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Ya Hsueh, G. O. Marmorino, and Linda L. Vansant


The wintertime, wind-driven Ocean circulation on the West Florida Continental Shelf is studied within the framework of a linearized storm-surge model. The model bathymetry incorporates a realistic shelf, extending from New Orleans to the southern tip of Florida, and a deep ocean region. The boundary condition at the coast is that there is no normal flow. At the open boundaries, located off the shelf in deep water, the adjusted sea level is fixed at zero.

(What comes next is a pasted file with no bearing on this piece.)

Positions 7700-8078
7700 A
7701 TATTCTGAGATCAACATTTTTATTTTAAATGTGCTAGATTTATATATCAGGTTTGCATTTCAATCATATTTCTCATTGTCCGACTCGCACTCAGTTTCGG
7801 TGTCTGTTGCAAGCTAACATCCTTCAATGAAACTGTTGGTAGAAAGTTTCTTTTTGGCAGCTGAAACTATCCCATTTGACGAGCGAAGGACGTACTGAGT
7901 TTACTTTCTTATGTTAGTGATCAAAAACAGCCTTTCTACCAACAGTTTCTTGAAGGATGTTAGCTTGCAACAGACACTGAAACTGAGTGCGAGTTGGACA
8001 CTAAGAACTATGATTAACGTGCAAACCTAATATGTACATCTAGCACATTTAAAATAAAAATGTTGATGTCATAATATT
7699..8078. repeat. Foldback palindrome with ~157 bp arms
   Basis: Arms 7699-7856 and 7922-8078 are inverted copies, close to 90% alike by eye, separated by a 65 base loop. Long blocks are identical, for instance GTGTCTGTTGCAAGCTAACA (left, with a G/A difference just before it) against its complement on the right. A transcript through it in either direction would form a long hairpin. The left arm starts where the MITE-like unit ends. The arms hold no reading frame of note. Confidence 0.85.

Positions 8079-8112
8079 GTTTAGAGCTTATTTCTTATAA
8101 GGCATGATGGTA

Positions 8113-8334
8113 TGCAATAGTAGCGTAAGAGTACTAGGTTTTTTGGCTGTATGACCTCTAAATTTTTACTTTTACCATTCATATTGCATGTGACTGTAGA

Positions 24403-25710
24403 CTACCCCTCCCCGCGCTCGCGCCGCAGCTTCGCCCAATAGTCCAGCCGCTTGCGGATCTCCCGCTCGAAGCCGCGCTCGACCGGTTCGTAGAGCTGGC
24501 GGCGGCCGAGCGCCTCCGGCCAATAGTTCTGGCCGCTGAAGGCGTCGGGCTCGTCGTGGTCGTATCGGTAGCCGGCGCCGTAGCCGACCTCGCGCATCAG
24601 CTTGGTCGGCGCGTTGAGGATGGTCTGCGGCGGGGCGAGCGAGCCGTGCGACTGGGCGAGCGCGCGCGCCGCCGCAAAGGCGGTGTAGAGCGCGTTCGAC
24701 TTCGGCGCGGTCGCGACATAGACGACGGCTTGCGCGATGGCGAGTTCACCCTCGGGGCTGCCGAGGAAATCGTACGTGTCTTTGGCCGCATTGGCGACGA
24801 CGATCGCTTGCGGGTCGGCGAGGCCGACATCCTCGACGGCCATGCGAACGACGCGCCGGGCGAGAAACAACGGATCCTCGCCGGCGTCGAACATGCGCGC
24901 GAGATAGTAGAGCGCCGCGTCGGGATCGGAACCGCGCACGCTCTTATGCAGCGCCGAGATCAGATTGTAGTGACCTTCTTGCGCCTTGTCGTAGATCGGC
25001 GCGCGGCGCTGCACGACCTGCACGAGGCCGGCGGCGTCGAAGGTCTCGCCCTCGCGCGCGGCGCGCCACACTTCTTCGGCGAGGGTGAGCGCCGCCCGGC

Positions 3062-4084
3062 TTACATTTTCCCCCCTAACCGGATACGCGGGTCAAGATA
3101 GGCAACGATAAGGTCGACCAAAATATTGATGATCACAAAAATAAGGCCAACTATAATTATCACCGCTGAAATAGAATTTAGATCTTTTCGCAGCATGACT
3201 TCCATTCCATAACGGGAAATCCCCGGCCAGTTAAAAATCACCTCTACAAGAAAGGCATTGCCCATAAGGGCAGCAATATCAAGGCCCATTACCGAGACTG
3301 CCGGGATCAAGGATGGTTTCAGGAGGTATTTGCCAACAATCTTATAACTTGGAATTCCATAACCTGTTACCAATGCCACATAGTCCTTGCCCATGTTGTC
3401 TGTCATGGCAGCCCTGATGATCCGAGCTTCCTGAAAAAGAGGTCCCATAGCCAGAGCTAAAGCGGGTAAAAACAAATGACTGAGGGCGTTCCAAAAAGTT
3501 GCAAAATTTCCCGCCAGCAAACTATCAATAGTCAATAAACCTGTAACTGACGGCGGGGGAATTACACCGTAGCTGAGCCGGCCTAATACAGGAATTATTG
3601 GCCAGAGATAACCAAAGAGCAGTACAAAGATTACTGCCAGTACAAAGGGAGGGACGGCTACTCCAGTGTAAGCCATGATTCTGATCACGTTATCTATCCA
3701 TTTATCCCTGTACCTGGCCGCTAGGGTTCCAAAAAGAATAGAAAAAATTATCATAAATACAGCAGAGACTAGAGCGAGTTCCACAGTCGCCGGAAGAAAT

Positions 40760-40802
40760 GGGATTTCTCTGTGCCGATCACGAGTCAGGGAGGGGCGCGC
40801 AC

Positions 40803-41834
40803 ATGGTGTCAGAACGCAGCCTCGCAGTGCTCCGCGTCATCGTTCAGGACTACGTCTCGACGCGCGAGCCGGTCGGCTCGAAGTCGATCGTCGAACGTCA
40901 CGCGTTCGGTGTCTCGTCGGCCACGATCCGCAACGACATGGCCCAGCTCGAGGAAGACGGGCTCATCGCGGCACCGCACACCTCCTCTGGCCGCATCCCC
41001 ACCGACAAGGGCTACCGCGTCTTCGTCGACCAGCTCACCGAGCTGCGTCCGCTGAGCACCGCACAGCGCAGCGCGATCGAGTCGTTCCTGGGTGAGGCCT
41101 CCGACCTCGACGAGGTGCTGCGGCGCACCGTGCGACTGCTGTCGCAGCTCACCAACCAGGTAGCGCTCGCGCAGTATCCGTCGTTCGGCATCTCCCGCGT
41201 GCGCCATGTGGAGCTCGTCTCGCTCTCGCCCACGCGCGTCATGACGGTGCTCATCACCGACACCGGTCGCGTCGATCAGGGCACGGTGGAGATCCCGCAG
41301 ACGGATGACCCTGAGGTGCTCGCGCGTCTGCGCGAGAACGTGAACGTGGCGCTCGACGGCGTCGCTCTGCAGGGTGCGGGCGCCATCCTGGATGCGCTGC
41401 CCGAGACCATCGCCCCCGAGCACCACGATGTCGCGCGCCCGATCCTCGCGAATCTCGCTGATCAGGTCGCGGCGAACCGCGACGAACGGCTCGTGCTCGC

It is found that 1) a coastally trapped response is achieved within one local inertial period following the imposition of the wind; 2) the curved coast forces a mass exchange between the coastal water and the deep ocean; 3) this exchange leads to the generation of a series of mesoscale eddies along the shelf edge; and 4) these eddies give rise to long-period, shelf-wide oscillations that persist beyond the local spin-up time.

A hindcast of the wind-driven flow on the West Florida Shelf for a particular period (11–25 March 1978) that contains the passage of a distinct cold front produces coastal sea-level and current fluctuations that are in reasonable agreement with observations.

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